By late afternoon local time Monday, one Chinese yuan was worth 14.2 cents. It hasn't been that low since February 2008, and that puts it "below the politically sensitive" seven-per-dollar level. The "breaking seven" news garnered comments from President Trump and triggered Wall Street's worst day of 2019, with the Dow closing down 767 points, or 2.9%. The S&P 500 lost 2.91%; the Nasdaq finished down 3.5%, per MarketWatch. Read on for explanation and analysis:
- The US perspective: The weakness of the yuan is among US grievances against Beijing. American officials complain it makes Chinese export prices unfairly low, hurting foreign competitors and swelling Beijing's trade surplus. The AP explains that the level of seven yuan to the dollar has no economic significance, but it could revive US attention to the exchange rate. It comes after Trump last week threatened 10% tariffs on an additional $300 billion of Chinese goods, effective Sept. 1. That would extend penalty duties to almost all US imports from China.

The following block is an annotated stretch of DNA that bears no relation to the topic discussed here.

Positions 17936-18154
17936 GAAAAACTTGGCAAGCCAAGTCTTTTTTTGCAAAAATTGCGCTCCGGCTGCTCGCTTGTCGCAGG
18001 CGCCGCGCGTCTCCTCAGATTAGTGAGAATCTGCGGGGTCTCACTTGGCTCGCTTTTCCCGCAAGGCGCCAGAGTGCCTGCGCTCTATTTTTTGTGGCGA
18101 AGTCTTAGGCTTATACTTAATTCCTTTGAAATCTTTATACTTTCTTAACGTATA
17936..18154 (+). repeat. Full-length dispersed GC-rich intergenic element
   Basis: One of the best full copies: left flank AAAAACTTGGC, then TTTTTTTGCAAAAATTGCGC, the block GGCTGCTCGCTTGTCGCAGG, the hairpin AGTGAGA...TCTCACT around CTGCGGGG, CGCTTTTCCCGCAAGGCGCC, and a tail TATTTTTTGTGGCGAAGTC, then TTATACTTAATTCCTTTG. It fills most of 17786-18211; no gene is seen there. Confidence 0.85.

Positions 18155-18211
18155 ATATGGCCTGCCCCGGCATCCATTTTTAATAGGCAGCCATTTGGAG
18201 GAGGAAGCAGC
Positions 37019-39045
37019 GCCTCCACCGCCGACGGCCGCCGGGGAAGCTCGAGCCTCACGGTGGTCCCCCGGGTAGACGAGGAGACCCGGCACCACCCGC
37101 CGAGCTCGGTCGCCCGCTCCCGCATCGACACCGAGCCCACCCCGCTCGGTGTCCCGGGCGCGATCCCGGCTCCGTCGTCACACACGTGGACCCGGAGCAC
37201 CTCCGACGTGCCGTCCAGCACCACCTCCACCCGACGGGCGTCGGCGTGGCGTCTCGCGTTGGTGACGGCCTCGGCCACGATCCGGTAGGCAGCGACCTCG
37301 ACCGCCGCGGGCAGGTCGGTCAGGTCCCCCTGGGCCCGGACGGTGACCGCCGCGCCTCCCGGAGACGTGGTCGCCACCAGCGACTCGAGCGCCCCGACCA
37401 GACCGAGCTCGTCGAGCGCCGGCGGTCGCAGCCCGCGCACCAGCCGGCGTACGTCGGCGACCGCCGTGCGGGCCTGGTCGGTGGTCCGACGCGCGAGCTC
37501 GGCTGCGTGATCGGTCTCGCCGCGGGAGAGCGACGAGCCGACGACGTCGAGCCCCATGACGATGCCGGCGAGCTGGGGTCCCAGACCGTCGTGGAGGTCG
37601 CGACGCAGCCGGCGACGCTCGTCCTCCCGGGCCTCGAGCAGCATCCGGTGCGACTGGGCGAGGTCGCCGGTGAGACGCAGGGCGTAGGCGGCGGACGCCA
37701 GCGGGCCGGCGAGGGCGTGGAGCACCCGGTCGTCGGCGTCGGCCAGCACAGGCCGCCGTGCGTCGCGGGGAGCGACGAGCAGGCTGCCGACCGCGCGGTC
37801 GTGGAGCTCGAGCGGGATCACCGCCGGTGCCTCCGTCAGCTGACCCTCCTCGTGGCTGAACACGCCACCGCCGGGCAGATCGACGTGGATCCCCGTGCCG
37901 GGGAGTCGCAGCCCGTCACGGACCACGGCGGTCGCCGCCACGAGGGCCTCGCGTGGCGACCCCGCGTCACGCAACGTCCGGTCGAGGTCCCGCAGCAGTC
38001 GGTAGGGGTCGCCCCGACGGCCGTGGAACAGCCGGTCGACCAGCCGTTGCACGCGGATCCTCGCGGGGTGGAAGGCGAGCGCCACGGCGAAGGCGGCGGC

- Trump's perspective: On Monday morning the president tweeted, "China dropped the price of their currency to an almost a historic low. It's called 'currency manipulation.' Are you listening Federal Reserve? This is a major violation which will greatly weaken China over time!"